For most of his adult life, Brian Cuban’s personal demons put him through hell.
The Dallas lawyer and brother of Mavericks owner Mark Cuban had an eating disorder, drug and alcohol addictions, three failed marriages and suicidal thoughts, all stemming from self-image issues that date to his childhood.
The condition he has is called body dysmorphic disorder.
“I was a mess,” Cuban says. “What body dysmorphic disorder did to me, whenever I would look in the mirror, all I saw was a fat, ugly person. So I started to engage in unhealthy behaviors to change how I felt about myself. But no matter what I tried, I still only saw a fat person in the mirror.”
It got so bad that, in 2005, Cuban contemplated suicide.
But he turned his life around two years later when he got counseling, got clean and learned not to fixate on a distorted sense of self image.
“I’m leading a productive life now,” Cuban says. “I’ve done more in the last six years of recovery than I did in the first 40-plus years of my life.”
Men speaking up
Now he has been sharing his story of suffering and recovery in the recently published Shattered Image: My Triumph Over Body Dysmorphic Disorder (Net Minds Corporation, $16.99).
He’ll be at Cabo Grande in Sundance Square (115 W. Second St. in Fort Worth) from 4 to 6 p.m. Saturday to sign copies.
“I wrote the book starting as a catharsis for me,” he says. “But I came to realize that there are so few male voices out there talking about eating disorder and self-image issues. There is a male stigma surrounding talking about these things. I felt it was time to help push the conversation forward.”
There is so little information available about these issues from a male perspective, Cuban says, that “I’ve had guys say to me, ‘I don’t believe you. I don’t believe guys get bulimia.’ That’s how in the dark some people are about it. But 10 percent of all eating disorder sufferers are male. According to the National Eating Disorders Association, 800,000 men will suffer bulimia at some point in their lives.”
But Cuban didn’t just suffer from an eating disorder.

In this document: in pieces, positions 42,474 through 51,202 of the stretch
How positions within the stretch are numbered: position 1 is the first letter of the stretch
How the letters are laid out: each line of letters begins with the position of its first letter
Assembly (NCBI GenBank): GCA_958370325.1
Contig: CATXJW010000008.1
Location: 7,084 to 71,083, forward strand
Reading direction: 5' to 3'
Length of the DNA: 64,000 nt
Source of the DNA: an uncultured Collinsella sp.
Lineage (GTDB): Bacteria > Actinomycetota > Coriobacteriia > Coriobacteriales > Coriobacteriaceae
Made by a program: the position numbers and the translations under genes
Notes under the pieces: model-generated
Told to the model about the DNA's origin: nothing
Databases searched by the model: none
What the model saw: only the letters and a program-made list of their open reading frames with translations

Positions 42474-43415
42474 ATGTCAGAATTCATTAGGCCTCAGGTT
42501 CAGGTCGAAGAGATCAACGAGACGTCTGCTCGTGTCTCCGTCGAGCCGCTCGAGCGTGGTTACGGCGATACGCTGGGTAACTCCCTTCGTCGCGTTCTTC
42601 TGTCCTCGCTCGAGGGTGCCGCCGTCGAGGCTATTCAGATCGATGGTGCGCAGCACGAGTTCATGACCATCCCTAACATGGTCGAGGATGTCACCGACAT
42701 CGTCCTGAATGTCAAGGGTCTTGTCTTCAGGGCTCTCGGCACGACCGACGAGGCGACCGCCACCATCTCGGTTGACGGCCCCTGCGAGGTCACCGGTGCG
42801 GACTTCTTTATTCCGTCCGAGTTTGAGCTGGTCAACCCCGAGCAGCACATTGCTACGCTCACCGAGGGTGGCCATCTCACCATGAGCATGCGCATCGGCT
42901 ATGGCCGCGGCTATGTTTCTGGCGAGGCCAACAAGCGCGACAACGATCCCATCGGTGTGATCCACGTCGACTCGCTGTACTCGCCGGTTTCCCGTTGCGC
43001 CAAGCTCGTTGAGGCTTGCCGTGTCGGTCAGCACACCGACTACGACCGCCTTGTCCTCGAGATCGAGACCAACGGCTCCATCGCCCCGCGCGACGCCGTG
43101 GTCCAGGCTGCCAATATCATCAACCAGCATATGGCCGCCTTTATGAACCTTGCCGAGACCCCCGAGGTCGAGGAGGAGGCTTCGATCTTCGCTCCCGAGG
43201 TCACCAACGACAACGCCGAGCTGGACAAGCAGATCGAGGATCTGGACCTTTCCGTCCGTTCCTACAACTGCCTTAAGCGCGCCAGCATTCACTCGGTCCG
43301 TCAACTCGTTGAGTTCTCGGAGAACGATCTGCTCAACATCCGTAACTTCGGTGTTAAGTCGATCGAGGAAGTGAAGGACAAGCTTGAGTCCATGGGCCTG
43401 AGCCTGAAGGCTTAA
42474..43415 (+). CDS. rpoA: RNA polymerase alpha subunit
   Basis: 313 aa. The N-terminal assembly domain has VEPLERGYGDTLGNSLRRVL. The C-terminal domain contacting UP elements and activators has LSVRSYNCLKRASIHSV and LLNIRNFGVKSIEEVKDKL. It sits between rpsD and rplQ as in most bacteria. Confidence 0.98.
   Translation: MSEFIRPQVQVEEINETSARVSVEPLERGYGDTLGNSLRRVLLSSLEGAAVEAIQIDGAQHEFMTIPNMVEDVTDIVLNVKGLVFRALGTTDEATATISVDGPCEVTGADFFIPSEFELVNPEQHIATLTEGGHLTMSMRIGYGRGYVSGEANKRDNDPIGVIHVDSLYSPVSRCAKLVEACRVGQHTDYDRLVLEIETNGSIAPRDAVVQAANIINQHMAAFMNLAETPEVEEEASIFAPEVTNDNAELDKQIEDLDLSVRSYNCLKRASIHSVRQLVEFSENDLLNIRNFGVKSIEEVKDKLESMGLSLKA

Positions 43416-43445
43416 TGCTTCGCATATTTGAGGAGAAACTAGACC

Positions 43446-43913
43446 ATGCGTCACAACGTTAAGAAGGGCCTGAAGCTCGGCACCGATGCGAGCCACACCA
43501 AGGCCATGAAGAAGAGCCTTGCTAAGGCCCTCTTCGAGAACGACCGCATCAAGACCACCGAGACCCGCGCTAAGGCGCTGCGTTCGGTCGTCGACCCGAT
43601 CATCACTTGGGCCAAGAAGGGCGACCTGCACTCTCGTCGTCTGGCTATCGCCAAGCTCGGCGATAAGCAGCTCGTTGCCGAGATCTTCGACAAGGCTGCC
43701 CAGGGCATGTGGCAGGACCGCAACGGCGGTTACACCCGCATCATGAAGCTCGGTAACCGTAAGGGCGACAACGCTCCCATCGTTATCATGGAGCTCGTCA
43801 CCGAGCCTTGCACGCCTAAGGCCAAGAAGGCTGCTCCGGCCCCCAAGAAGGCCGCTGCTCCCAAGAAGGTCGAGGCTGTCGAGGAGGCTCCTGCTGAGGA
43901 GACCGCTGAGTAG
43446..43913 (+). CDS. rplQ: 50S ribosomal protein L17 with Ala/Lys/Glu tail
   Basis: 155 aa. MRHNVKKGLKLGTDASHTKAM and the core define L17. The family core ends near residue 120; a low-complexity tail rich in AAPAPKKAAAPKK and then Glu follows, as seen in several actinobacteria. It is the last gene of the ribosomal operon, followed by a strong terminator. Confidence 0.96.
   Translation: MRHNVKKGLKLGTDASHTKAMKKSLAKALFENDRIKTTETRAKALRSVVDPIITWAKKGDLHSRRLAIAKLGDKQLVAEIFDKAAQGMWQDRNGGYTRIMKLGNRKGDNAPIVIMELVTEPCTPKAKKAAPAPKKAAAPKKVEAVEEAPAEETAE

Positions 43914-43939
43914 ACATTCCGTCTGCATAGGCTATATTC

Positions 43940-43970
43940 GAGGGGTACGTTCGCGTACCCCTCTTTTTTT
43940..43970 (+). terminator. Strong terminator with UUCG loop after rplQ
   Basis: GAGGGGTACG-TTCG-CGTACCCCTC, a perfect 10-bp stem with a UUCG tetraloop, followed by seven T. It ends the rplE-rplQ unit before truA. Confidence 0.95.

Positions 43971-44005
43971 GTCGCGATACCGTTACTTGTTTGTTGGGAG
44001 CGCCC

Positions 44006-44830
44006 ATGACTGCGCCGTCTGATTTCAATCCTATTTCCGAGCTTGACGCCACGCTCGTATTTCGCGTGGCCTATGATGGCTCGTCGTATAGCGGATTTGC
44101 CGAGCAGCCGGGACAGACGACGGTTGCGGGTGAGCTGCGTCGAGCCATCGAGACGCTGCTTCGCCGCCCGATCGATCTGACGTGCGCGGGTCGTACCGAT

“I also had a cocaine addiction, I had become an alcoholic and I had a steroid addiction,” he says. “It got to the point where I was putting a .45 automatic in my mouth and dry-firing it in preparation to kill myself.”
Cuban’s brothers, Mark and Jeff, intervened at that time and brought him to a psychiatric facility to avert the immediate crisis, but he continued to spiral out of control for a couple more years.
He hit rock bottom on Easter weekend 2007.
“I had met a girl, we had been dating, she had just moved in,” Cuban says. “She went away for the weekend to visit family and I went out and had a two-day drug- and alcohol-induced blackout. I did all kinds of bad things and was unfaithful to my girlfriend. And she came home and basically caught me.
“We went back to the same psychiatric facility and that’s when it hit me. One more time and I’ll never make it back. I’ll either be dead or, even worse, I’ll lose the love of my family.
“My brothers and I are very close. Family may love you unconditionally, but there are limits to their willingness to watching you destroy yourself. I knew if I kept on, they’d distance from me and I would basically lose them. That thought is what turned me around. It was my moment of clarity.”
The next day, he went to his therapist and came clean about secrets he had been keeping from everyone.
“I said, ‘Hey, doc, I’ve been lying to you. I’ve been bulimic. I’m a drug addict. I’ve been coming in here coked up. There was a near-suicide attempt that I never told you about.’ The guy I had been paying to listen to my problems and be non-judgmental, I had never told him anything because I was so ashamed. But once I got honest and started dealing with these issues, my life started getting better.”
Cuban says he has received phenomenal feedback from people who have had similar experiences.
“My hope for the book is, first and foremost, that it will start a conversation about body shame, especially for men,” he says. “I’m not treatment provider. I’m not a psychiatrist. I’m just a guy with a story. But I hope my story can let people know they’re not alone and there’s no shame in seeking help.”